A presentation of my research into self-transcendence, told through a collection of text, images and video.Aug 2018–present
In response to Zapffe’s famous essay, ‘The Last Messiah’, I offer two perspectives which confront the darkest parts of consciousness while still affirming the possibility of a life well-lived.29 Nov 2018
Wabi-sabi can be summarized as three simple realities: ‘nothing lasts, nothing is finished, and nothing is perfect.’03 Nov 2013
This book covers similar ground to Metzinger’s, highlighting the many ways that our sense of reality is a highly developed illusion of the brain. I particularly liked the chapter where Frith uses a Bayesian perspective to discuss how our brains constantly filter new information in light of our prior experiences and beliefs. In addition, Frith emphasizes the importance of comparing our (highly fallible) mental models against those of other people in order to not be fooled by ourselves.
‘Ego tunnel’ is Metzinger’s term for the narrow, highly filtered subjective experience that individuals mistake for the stable and true ultimate reality. The book is an interesting discussion of how modern neuroscience is finding the ‘neural correlates’ for any number of subjective states of experience. Much like modern discussions of free will, the explanation of highly personal experiences (such as dreams) as involuntary physical process further calls into question the traditional Western idea of the self.
Pollan has written a deep and important book. He does an excellent job telling the history of psychedelics, giving an overview of the science of consciousness they are being used to study, and most importantly, giving an inside look at the experience of using them.
I discovered Strawson’s work through his writing on free will. This collection of essays covers that topic as well as others, all with a dry wit that I enjoyed. The essay that some readers seem to have had the hardest time with was the one I most enjoyed, where he argues that it’s philosophically simpler to assume all matter has some form of consciousness, since we know for certain that we are a form of matter with consciousness.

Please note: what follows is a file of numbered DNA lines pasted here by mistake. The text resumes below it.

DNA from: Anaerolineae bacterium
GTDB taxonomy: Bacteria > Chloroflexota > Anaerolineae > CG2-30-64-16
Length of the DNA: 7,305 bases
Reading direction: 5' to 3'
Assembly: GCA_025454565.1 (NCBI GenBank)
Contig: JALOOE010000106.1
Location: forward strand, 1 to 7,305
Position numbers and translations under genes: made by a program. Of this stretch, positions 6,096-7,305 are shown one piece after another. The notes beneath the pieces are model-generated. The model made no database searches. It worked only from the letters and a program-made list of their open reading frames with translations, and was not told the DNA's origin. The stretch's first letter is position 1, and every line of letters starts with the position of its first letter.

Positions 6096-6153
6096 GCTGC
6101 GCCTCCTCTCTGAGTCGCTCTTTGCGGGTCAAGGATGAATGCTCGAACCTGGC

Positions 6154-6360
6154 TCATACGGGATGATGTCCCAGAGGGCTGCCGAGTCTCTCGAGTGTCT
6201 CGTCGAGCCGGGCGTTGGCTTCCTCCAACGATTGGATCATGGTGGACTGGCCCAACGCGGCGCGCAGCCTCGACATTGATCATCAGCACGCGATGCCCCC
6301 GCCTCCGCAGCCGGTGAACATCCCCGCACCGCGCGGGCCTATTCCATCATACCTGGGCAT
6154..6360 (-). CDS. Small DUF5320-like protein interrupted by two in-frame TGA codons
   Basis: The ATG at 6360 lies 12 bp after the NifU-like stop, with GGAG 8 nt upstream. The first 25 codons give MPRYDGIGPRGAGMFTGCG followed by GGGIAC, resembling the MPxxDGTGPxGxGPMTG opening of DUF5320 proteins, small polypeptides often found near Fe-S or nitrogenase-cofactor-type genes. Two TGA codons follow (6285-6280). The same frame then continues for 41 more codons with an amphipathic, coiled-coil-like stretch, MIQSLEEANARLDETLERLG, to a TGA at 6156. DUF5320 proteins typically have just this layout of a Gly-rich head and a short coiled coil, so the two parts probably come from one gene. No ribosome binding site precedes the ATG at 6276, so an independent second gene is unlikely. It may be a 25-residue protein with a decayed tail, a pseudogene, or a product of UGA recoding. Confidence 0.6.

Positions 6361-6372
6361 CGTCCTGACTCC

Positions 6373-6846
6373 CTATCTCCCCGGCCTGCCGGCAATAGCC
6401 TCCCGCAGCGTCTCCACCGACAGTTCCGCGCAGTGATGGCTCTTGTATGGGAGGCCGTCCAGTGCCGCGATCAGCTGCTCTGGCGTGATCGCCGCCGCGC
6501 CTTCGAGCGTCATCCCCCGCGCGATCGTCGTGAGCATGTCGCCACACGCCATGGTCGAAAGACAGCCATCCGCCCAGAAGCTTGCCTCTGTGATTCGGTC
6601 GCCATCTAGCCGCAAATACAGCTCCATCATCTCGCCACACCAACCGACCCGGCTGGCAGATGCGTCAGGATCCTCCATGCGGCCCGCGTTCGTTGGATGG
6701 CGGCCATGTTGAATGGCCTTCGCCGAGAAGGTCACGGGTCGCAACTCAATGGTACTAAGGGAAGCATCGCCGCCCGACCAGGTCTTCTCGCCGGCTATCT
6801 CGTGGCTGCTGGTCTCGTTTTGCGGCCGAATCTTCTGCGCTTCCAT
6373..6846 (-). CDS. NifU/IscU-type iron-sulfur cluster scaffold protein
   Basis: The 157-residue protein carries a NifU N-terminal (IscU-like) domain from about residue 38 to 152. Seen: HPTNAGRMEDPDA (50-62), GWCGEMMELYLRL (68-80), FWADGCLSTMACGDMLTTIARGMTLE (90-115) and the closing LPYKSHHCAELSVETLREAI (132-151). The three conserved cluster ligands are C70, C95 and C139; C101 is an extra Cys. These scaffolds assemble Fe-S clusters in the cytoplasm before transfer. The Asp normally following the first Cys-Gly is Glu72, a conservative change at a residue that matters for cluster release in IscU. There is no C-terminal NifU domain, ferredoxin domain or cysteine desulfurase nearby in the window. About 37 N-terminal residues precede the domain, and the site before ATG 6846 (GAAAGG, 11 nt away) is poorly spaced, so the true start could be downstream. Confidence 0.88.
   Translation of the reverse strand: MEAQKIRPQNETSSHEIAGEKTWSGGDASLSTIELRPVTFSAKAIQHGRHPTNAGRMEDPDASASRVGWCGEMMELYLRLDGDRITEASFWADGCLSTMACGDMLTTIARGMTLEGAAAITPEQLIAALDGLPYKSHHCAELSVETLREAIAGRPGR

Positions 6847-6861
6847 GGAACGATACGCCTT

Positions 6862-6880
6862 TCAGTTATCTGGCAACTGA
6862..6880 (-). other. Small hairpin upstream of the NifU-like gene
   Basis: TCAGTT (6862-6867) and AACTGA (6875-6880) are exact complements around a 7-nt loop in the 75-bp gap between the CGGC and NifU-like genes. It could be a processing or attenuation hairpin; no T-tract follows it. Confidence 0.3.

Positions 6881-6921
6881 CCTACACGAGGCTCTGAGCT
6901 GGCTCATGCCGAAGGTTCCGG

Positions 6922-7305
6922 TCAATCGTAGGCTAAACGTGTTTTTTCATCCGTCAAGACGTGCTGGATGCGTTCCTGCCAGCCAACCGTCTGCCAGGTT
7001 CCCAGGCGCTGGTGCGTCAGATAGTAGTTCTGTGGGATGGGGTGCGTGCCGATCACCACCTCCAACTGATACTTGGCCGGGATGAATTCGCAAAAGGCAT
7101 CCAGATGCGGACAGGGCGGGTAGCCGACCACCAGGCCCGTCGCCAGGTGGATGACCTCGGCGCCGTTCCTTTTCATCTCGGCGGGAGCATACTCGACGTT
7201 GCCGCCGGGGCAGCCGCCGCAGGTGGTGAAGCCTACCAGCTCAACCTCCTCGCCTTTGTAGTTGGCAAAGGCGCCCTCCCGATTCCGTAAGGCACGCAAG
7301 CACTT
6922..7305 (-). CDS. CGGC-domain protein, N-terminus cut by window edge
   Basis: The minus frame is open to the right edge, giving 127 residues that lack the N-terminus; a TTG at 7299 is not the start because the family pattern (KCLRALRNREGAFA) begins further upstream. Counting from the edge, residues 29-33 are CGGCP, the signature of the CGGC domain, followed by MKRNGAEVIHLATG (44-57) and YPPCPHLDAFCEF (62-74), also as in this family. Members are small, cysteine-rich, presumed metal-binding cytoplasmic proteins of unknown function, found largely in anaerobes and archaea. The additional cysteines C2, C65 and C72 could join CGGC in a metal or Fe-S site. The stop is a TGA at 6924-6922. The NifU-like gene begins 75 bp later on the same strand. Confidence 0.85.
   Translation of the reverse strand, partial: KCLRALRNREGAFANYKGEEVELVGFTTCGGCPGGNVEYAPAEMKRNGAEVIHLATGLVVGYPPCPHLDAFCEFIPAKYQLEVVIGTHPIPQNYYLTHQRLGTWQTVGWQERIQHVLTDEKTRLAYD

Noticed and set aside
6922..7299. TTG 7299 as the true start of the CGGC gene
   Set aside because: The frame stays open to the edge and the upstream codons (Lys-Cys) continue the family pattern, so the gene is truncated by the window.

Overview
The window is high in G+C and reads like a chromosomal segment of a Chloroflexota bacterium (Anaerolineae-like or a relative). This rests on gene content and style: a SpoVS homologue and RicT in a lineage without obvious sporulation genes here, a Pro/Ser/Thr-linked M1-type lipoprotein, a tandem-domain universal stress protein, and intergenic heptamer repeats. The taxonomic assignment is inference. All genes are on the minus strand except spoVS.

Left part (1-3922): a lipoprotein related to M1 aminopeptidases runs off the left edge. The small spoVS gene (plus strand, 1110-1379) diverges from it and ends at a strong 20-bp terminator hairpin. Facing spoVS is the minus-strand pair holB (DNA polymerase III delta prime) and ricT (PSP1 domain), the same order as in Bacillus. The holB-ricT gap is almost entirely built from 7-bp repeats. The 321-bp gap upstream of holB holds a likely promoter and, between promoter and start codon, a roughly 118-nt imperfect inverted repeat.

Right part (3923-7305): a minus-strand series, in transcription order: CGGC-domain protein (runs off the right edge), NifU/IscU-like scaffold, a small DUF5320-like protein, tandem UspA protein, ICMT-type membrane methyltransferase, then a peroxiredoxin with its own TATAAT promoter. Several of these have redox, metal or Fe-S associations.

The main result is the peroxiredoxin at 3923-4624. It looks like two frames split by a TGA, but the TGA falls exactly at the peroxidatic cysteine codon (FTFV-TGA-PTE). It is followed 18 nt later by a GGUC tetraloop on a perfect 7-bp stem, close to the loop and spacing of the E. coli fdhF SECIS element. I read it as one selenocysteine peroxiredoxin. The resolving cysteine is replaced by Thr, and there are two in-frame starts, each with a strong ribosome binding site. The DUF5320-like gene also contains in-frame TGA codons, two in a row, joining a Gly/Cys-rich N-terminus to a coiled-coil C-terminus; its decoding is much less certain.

This book came highly recommended by Nassim Taleb. The main thrust is this: our unconscious mind plays a larger role in our lives than we suspect and is often at odds with our conscious thoughts. Wilson recommends ways of bringing the conscious and unconscious into greater alignment.
This collection of three essays is one of the best places to start with the writing of Seneca as well as the Stoic tradition. The classic themes are all here: avoid wasting your time on superficial endeavors, seek after wisdom and moral clarity, protect your happiness from the unpredictable turns of chance.
A very strange book, but one that has become a cult classic since its publication in 1976. Jaynes’ theory is that up until several thousand years ago, humans did not possess a form of self-consciousness that we would recognize as our own. Instead, they heard the ‘voice of the gods’ in their heads and felt compelled to obey their commandments.
An incredibly moving story about Paul’s diagnosis of cancer and his struggle to confront the meaning of his life and the prospect of his death.
Frankl tells the harrowing story of his time in a concentration camp and his discovery of how one can still retain a sense of the beauty and meaning of life even in the face of this experience.
My main collection of articles about the study of consciousness, from integrated information theory to Anil Seth’s work on how consciousness is very much like a hallucination.
This idea, whether called ‘panpsychism’ or something else, has continued to attract attention from both philosophers and scientists, despite how strange is sounds to common sense.
The use of psychedelics in therapeutic settings has experienced a renaissance in the past few decades. Their effectiveness in treating depression, alcoholism and end-of-life anxiety has put them on the brink of mainstream medical acceptance.
After studying the debate around free will, I have been persuaded by the position of those who see free will as a psychological illusion. If we work from this rather unsettling insight, what changes does it suggest in our conception of ourselves?
Humorous Nihilism is a position that takes seriously Seneca’s advice that it is better to respond to life with laughter rather than tears. The gap between the reality of life and how we would wish it to be is humorous rather than tragic.
The division between mind and body is another fiction that is being exposed by modern insights. There are complex feedback loops between our body and mind that determine our thoughts and behaviors far more than we would like to admit.